Thank you Peter,
Today we had quite an extensive agenda.
Amongst other things, we discussed the outcome of the Annual IMF – World Bank Meetings. At the meetings, we looked into the measures needed to spur convincing economic growth. Make no mistake - our economies are still fragile and vulnerable to shocks. The IMF also concluded that low growth and a slow recovery are exacerbating political risk in advanced economies, causing the biggest threat to the global economy. We continue to encourage Member States to implement essential structural reforms to make our economies more modern, more competitive and underpinned by an effective social fabric.
The Commission outlined to Ministers the proposed European Fund for Sustainable Development. Building on the Investment Plan for Europe, it aims to support social and economic infrastructure and SMEs, not least by removing obstacles to private investment in Africa and the EU's neighbouring countries. With an input of €3.35 billion from the EU budget and the European Development Fund, the EIP would support innovative guarantees and similar instruments in support of private investment, so that the EIP can mobilise up to €44 billion of investments.
Today, we also took stock of the lessons learned from the 2016 European Semester and identified further improvements that can be made. We welcome the support of Ministers for the changes we have introduced in the semester, such as to streamline and simplify it, improve its democratic accountability and strengthen the social dimension. Today's discussion was very timely as we will shortly launch the next semester round by setting our economic policy priorities for the year ahead.
We presented to Ministers today a joint report published last Friday on Healthcare systems and fiscal sustainability. The report looks at the main challenges faced by healthcare systems in the EU, including in each Member State, and sets out policy options for improvement. Public spending on healthcare in the EU was 5.8% of GDP in 1990, rising to 8.7% of GDP in 2015. In 2060, it is forecast to increase further to 12.6%. Budgetary pressures continue to rise, given increasing life expectancy coupled with demographic challenges. The report concludes that more needs to be done to ensure that healthcare systems are fiscally sustainable, healthcare spending provides value for money, while offering patients high quality healthcare. The report gives good evidence that quality of health care and long-term care can be improved in virtually all Member States without leading to higher spending. It can be done so by tackling inefficiencies, fighting fraud and corruption and focusing policies on the right priorities.
The Commission updated Ministers on the ongoing discussions on the draft directive on the fight against fraud against the EU budget and on the European Public Prosecutor´s Office. The main focus of discussions centred on the inclusion of serious VAT fraud within its scope. We know that VAT fraud causes substantial losses for national budgets, and it affects the Member States' VAT own resources contributions to the EU Budget. In 2015, these contributions amounted to over €18 billion, accounting for around 13% of the EU's total revenue. Cross-border VAT fraud in the EU is estimated to result in revenue losses of around 50 billion EUR per year. Preventive measures to fight VAT fraud are vital, but not the only measure that can be taken. There will be always criminals finding loopholes in the system. VAT fraud does not stop at national borders, which requires national authorities to work together. Ad hoc judicial cooperation takes time and is not always effective. The Commission is working on a specialised European body, the European Public Prosecutor´s Office, to fight, amongst other things, serious cross-border VAT fraud. It is clear from the discussions that this is a European problem which requires European solution. Nevertheless, as Minister outlined, it is a sensitive topic, so the further discussions will be needed and the next discussions will take place on Friday by Justice and Home Ministers.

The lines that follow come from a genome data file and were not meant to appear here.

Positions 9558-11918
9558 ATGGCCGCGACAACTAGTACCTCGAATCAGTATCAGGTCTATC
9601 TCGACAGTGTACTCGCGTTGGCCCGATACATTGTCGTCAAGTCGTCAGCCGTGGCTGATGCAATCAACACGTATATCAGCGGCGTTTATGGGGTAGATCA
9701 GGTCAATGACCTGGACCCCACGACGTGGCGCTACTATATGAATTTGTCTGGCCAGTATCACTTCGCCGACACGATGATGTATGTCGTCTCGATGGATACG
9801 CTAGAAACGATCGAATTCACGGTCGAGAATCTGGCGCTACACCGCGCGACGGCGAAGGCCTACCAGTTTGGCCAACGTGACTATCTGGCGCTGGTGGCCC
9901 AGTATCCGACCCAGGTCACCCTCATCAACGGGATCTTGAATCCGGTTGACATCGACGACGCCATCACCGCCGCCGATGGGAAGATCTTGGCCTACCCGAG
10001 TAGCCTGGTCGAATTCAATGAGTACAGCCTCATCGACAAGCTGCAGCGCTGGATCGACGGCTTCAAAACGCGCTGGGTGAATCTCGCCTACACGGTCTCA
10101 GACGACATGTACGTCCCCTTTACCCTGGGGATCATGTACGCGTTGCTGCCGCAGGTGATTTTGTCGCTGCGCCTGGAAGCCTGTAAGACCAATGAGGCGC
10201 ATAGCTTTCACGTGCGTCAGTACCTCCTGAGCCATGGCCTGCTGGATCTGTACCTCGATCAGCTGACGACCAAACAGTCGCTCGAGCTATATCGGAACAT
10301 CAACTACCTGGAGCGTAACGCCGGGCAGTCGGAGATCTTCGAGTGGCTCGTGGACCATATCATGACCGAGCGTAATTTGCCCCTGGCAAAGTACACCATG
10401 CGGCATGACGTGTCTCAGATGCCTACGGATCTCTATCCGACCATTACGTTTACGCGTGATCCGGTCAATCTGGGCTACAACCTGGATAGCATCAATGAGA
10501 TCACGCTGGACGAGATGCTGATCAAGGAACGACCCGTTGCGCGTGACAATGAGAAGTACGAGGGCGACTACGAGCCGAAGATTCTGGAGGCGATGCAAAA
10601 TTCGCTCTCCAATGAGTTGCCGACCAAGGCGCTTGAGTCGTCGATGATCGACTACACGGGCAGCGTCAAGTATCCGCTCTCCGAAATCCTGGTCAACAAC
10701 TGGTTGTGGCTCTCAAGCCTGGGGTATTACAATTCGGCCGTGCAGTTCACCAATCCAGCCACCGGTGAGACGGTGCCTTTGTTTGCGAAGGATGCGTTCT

We also updated Ministers on the ongoing discussions in the Basel Committee on banking reforms. We underlined our full commitment to working on agreed international principles. We need to find solutions that both ensure financial stability and do not weigh unduly on the financing of the broader economy in Europe. It is equally important to retain sufficient risk sensitivity in the regulatory framework. We want to avoid changes which would lead to a significant increase in the overall capital requirements. We received strong backing from all EU Member States on this in July. And this is in line with the Basel Committee's own commitments. In today's discussions Ministers reiterated this position – that we need to stick with the approach taken in July. Staying with the financial sector for a moment, I would like to just add that we hope the last Member State to transpose the BRRD would be able to do so very soon. Then all conditions will be in place to start work on the fiscal backstop for the single resolution fund.
I would also like to welcome the historic Paris Agreement to combat climate change. Building on this, we discussed financing to help developing countries mitigate the harmful effects of climate change. In this respect, we welcome today's Council conclusions which set the EU's negotiating mandate for the UN Convention on Climate Change, which takes place in Marrakesh next month. The EU is committed to contribute its fair share to mobilizing $100 bn per year by 2020 jointly with other developed nations around the world. A roadmap will be prepared identifying a range of financing sources, from public to private, bilateral, multilateral and alternative sources of financing. At the same time, we encourage public policies and private sector strategies to be directed towards climate related investments.